A related step that will further the cause of social justice will be to give voice to the disadvantaged within the process of policy formation. If poverty alleviation is to be back on the agenda, then make sure that the voices of poor people are heard as policies are formulated and discussed. And make sure that leaders are selected who have a genuine and innovative commitment to change. (A conference on poverty being sponsored in Michigan by the Department of Human Services (link) is a good example of a process that involves the voices of affected people in a meaningful way. One can hope that committed experts such as Rebecca Blank or Douglas Massey will be involved in the policy leadership group of the next administration.)

Beyond these general steps -- laying the groundwork for meaningful social justice reform -- one would hope the administration will take on a few key issues to be addressed first. And perhaps these should be --
  • Healthcare reform to assure that all Americans have access to adequate healthcare through insurance and government programs
  • a focused urban strategy for addressing the issues of poverty and limited opportunities in our nation's cities
  • implementation of a tax system that removes provisions favoring the most affluent individuals and corporations
This isn't the whole of a social justice agenda, but it would be a very good start. And progress on these issues would also result in progress on other issues as well, including the gaps in opportunity and quality of life experienced by disadvantaged groups today.

It seems almost self evident that a more just society is a stronger and more unified society. So a government that consistently works towards improving social justice will build a much stronger foundation for America's future in the coming half century.

Sunday, November 9, 2008

Tom Joad

John Ford's powerful film Grapes of Wrath (1940) comes to mind in these days of financial crisis that many people want to compare to the Great Depression. Both the film and the Steinbeck novel have the virtue of "speaking truth to power" -- describing in a crystal-clear way how the decisions of the powerful have battered the suffering poor. The themes of foreclosure, loss of home and land, and protracted unemployment and dirth are very evocative of conditions in 1935 -- and they have a lot of resonance in many parts of the country today.

But in addition to the honesty of the portrayal of the human suffering associated with the Great Depression, the novel and film are also very clear in their reference to the potential power of poor people coming together in organizations to defend themselves against the forces that are crushing them. It's not a revolutionary film, but it is forthright in depicting the possibility of resistance. And resistance needs to take the form of collective action rather than individual action -- witness the powerful scene when the bulldozer shows up to level the Joad family's farmhouse and push them off the land. Resistance is threatened; it is recognized to be futile; and the bulldozer passes right through the wooden farmhouse, leaving only splintered boards and crushed pieces of furniture in its wake.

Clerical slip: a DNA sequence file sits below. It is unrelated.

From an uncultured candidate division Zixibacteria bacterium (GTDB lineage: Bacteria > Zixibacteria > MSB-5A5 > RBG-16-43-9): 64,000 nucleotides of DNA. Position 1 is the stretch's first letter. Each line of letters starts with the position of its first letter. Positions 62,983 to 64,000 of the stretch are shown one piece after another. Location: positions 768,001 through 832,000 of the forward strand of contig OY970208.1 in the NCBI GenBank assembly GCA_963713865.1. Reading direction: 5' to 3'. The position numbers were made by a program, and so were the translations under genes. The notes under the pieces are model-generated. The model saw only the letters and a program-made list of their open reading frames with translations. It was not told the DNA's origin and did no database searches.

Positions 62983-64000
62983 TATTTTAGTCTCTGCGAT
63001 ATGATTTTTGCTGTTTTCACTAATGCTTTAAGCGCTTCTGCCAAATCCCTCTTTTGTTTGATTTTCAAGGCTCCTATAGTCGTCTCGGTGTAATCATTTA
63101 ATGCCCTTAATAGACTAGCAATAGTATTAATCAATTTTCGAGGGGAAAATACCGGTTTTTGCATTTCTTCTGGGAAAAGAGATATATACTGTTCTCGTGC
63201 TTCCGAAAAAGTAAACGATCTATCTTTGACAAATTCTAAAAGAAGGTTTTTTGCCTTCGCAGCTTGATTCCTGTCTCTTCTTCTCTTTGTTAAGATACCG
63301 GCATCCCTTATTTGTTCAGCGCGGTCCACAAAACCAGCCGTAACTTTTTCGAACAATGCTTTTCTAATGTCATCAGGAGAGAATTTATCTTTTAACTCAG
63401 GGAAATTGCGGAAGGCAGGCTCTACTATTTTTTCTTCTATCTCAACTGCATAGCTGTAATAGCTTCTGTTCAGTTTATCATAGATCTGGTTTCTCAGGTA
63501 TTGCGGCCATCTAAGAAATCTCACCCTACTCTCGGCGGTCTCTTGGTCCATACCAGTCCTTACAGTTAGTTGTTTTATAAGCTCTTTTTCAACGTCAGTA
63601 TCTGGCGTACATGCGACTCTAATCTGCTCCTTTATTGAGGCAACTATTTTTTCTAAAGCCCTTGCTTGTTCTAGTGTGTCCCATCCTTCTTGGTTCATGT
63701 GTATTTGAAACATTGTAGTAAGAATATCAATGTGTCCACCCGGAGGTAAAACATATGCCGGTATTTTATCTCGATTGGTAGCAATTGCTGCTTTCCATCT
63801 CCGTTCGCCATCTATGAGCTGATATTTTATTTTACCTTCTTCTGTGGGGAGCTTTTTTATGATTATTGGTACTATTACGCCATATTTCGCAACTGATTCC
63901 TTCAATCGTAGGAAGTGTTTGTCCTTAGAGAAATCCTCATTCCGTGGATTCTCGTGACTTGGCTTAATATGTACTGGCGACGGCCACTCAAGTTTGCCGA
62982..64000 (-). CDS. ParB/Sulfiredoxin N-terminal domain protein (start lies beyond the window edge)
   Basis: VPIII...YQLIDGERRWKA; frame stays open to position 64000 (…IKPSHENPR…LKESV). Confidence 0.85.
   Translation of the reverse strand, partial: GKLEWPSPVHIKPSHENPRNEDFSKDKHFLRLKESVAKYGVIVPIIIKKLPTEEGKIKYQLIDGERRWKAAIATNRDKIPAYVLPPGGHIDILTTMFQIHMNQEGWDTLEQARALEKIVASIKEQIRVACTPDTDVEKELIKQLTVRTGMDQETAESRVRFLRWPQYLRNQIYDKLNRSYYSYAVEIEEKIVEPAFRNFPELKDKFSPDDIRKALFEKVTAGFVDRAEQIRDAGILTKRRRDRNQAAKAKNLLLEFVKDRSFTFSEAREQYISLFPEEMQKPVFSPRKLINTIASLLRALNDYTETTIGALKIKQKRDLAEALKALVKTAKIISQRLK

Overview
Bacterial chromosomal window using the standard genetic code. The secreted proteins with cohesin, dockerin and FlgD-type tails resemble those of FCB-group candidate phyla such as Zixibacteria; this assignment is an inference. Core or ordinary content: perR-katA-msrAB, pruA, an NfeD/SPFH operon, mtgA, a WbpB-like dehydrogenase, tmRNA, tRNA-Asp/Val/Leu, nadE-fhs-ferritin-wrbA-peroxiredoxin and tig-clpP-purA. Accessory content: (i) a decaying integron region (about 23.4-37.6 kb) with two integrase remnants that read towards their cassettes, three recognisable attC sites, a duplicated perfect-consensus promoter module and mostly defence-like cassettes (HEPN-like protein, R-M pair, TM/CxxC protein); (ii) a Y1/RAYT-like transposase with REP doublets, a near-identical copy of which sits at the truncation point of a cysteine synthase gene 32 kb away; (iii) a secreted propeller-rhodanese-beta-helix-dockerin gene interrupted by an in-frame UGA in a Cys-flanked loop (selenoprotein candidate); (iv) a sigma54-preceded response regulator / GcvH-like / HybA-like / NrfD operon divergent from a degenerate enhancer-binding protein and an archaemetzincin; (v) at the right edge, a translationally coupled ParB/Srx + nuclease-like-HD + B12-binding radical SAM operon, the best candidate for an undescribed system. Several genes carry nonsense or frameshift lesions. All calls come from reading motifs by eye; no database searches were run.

Some of the most powerful documents of the social reality of the Great Depression can be found in the black and white photography commissioned by the Farm Security Administration (FSA). The Library of Congress has a breathtaking archive of hundreds of thousands of photos taken by photographers such as Dorothea Lange, Ben Shahn, and Walker Evans. There are almost 4,000 images from Dorothea Lange herself -- including her iconic "Mother of Seven Children" that is probably the most recognizable image of the whole period. The collection is called "Documenting America," and it should be required reading for understanding America's twentieth-century history.

credit: Library of Congress, Prints & Photographs Division, FSA-OWI Collection, fsa 8b31759

credit: Library of Congress, Prints & Photographs Division, FSA-OWI Collection, fsa 8b29516

With millions of people on the road looking for work during the 1930s, hobos and hobo encampments were familiar sights. Here are two versions of the Hobo's Lullaby, by Arlo Guthrie and Emmylou Harris. (Try viewing the images in the first video along with the soundtrack of the second video -- Emmylou's version of the song is stronger, and the images included in the first video are spectacular.)

Saturday, November 8, 2008

Playing for Change

Bill Moyers has a great interview with Mark Johnson, creator of the music project called "Playing for Change." Johnson has spent ten years gathering the voices of musicians around the world into a beautifully produced music video representing hope and the power of human community. These are ordinary people in very poor communities, creating music that captures the heart and the conscience. In the video you see people in some of the poorest parts of the world coming together with voices that express dignity and struggle. Johnson is very compelling in his explanation to Moyers about why this project is important to him -- it will be important to everyone who views it.

Bill Moyers has a remarkable ability to see the things that are easily overlooked in our world -- the struggles and courage of ordinary people in this country and around the world, and to draw us into their world of experience. This program on Playing for Change will be very powerful for everyone who views it. It's a particularly "Obama" moment -- a hopeful glimpse into the reality of human problems and the ability of people of concern to help to find solutions that improve people's lives.